Carbon emission metrics for climate stabilization and the implications to metrics for non co2 ghgs
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Carbon emission metrics for climate stabilization and the implications to metrics for non-CO2 GHGs. Michio Kawamiya Research Institute for Global Change Japan Agency for Marine-earth Science and Technology. Introduction: limitation of single basket approach.

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Carbon emission metrics for climate stabilization and the implications to metrics for non-CO2 GHGs

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Carbon emission metrics for climate stabilization and the implications to metricsfor non-CO2 GHGs

MichioKawamiya

Research Institute for Global Change

Japan Agency for Marine-earth Science and Technology


Introduction: limitation of single basket approach

Forcings for these two lines have the same value of GWP.

“Methane+640GtC” and “1280GtC, No Methane” have the same forcing in terms of GWP.

-> “Single basket approach” does not work for discussing stabilization levels. (Eby et al., 2009; Solomon et al., 2011)

GTP is superior when discussing stabilization


Different roles of short-lived and long-lived agents

  • Short-lived: “trim” the peak

  • Long-lived: determine the stabilization level

“Two-basket approach” is proposed ( Solomon et al., 2011)

-> GTP for short-lived agents

Cumulative emission for long-lived agents


CO2 concentration has been often used as a carbon emission metrics…

IPCC AR5 WG3 (2007)


… then concentration metrics is converted to socio-economic scenarios.

CO2 emission paths to achieve CO2 concentration stabilization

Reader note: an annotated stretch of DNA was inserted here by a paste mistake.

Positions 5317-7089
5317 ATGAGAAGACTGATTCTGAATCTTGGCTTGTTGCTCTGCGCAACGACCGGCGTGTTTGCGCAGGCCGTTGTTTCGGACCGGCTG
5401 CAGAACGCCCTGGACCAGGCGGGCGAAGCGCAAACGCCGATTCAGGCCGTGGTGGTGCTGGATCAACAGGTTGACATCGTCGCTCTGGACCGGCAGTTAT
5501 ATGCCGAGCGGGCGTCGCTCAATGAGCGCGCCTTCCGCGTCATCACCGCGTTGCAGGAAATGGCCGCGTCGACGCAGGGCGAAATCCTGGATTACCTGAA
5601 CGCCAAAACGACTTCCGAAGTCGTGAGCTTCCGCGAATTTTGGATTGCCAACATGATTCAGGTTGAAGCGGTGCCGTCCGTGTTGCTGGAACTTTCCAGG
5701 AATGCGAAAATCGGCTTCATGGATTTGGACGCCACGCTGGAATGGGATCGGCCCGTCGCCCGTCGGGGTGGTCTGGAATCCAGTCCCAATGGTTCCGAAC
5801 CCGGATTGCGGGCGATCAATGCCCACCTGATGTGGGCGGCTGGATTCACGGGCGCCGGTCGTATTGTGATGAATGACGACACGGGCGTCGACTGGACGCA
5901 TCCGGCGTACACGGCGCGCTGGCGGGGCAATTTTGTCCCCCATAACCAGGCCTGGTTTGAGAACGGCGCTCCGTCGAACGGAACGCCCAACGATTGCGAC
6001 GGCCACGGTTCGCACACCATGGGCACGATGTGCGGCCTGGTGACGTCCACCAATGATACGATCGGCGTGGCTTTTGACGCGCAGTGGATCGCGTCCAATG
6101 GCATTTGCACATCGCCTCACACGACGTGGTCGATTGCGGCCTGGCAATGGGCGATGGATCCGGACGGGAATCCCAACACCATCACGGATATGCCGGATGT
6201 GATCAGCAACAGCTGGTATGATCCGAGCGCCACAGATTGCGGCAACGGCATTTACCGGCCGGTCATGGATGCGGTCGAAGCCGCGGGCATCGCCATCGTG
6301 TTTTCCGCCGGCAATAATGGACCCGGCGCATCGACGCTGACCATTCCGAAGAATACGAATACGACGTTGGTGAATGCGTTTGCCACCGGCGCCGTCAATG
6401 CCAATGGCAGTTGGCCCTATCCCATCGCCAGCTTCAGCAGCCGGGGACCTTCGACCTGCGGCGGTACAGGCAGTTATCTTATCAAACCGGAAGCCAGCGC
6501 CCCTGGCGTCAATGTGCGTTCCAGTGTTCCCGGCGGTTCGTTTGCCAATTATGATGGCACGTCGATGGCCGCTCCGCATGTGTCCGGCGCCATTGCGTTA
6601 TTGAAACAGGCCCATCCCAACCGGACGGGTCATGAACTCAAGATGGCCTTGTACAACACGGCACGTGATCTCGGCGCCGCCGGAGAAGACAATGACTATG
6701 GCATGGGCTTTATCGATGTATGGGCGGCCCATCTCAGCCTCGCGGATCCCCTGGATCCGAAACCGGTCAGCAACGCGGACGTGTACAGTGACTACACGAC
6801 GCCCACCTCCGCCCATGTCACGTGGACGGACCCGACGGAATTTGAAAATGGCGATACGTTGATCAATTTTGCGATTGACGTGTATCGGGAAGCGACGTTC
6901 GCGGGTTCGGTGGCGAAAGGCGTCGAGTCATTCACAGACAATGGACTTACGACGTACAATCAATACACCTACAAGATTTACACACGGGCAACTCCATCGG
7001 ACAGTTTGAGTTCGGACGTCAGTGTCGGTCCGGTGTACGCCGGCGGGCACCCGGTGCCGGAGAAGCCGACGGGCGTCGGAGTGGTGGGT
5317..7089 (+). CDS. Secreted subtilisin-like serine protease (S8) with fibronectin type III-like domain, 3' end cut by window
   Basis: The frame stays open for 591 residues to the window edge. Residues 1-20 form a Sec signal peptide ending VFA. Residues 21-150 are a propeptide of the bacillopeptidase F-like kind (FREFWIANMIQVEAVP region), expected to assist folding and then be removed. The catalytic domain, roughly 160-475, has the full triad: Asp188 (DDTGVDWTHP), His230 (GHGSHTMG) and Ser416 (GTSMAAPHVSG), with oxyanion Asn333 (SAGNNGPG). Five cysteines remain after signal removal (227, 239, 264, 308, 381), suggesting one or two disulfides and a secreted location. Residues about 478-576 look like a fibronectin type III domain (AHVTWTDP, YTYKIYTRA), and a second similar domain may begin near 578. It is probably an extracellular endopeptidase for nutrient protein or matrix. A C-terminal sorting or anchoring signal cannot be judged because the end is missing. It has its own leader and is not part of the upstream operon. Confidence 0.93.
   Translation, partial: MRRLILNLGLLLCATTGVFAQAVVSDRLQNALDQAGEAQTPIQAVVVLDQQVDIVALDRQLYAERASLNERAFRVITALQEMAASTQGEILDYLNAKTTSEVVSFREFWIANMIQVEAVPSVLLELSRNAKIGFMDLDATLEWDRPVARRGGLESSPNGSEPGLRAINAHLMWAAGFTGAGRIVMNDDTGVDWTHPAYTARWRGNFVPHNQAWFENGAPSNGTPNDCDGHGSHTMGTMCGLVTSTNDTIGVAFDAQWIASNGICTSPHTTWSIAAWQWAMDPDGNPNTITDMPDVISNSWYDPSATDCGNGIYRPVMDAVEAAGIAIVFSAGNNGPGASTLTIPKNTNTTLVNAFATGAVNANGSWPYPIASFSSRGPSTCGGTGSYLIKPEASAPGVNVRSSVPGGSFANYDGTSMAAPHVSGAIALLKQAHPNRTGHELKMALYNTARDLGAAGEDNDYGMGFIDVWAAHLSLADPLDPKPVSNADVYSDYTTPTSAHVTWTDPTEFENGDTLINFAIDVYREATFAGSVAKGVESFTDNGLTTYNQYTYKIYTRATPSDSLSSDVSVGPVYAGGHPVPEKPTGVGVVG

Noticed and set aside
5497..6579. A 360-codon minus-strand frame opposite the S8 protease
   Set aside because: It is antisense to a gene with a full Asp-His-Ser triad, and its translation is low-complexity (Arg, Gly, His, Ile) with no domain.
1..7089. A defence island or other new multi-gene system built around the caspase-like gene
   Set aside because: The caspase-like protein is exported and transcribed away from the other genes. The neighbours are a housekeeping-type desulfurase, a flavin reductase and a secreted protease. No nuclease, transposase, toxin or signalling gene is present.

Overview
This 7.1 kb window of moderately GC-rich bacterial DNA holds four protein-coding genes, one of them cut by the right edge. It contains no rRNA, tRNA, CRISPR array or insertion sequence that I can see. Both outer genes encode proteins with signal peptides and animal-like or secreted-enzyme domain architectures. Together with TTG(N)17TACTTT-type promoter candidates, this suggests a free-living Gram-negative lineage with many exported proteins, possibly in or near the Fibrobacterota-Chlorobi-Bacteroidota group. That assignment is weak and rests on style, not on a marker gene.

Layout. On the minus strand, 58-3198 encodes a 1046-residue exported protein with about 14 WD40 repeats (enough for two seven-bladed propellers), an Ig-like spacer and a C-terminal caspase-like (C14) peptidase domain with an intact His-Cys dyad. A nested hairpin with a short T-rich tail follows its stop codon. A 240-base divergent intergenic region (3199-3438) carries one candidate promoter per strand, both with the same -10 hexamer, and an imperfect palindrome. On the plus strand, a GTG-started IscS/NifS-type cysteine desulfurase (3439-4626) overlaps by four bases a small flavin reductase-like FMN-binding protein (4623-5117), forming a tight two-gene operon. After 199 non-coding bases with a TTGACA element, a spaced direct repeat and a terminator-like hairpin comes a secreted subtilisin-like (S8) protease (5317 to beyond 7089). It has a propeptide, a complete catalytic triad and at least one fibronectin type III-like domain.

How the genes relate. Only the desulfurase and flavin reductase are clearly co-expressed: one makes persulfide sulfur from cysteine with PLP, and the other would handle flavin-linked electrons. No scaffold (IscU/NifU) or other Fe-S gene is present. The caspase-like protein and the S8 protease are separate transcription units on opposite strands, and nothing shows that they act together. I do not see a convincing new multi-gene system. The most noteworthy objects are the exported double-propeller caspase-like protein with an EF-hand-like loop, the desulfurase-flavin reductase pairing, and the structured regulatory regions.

IPCC AR5 WG3 (2007)


Cumulative carbon emission as a metric for climate stabilization level and transient climate response

Matthews et al. (2009)


Notifications

CCR = T/CE = (T/CA)(CA/CE) = αA

CCR: Climate-carbon response (matthews et al., 2009)

α(=T/CA): Temperature rise per unit airborne carbon

A(=CA/CE): Airborne fraction

Cf. Climate sensitivity: λ=T/F

F: Radiative forcing

CCR may be regarded as “earth system sensitivity”, with the forcing being anthropogenic carbon emission rather than radiative forcing.


CCR may be independent of scenario

1%/year increase

Instanteneous x2 & x4


MIROC-ESM: a GCM-basedEarth System Model

MIROC-ESM

Atmosphere

MIROC-AGCM

SPRINTARS (CHASER)

AGCM

CCSR/NIES/FRCGC

T42(~2.8ºx2.8º)

L80 (TOA:80km)

OGCM

COCO (CCSR/FRCGC)

Curvilinear grid system

(0.5-1.0)º x 1.4º

Ocean

Land

COCO

MATSIRO

NPZD

SEIB-DGVM


Global warming projection with MIROC-ESM under RCP scenarios


MIROC-ESM結果

Temperature Rise averaged over 2090’s relative to 1980-1999 average


Climate Carbon Response in MIROC-ESM

(1) With all anthropogenic forcings

(2) non-CO2 GHG corrected CCR

RCP2.6

R2.6

RCP4.5

R4.5

RCP8.5

R6.0

RCP6.0

R8.5


Another possible cause for scenario dependence of CCR

Efficiency of ocean heat uptake

Changes in ocean heat uptake:

DQ = DSW + DLW

+DSH + DLH

= kDT

Scenario A

Scenario B

Atmosphere

Atmosphere

Ocean heat uptake

Scenario A

Scenario B

Ocean

Ocean

Global temperature

change


(3)Ocean-heat-uptake (OHU) corrected CCR

CCR is moderately scenario dependent in our case, but can be corrected in terms of OHU.


Airborne CO2 is again not a good metrics…

(1) With all anthropogenic forcings

(2) non-CO2 GHG corrected

(3) Ocean heat uptake corrected


Implications for establishing metrics for short-lived and long-lived GHGs

  • It is important to recognize the difference between short-lived and long-lived GHGs with the same GWP, in particular for discussing climate stabilization.

  • For stabilization issues, cumulative emission (CE) of long-lived GHGs may be more desirable than concentration.

  • There may be a moderate scenario dependence of CE, especially for fast scenarios due to that of ocean heat uptake (OHU).

  • Constraining OHU efficiency may improve the validity of CE as a metrics.


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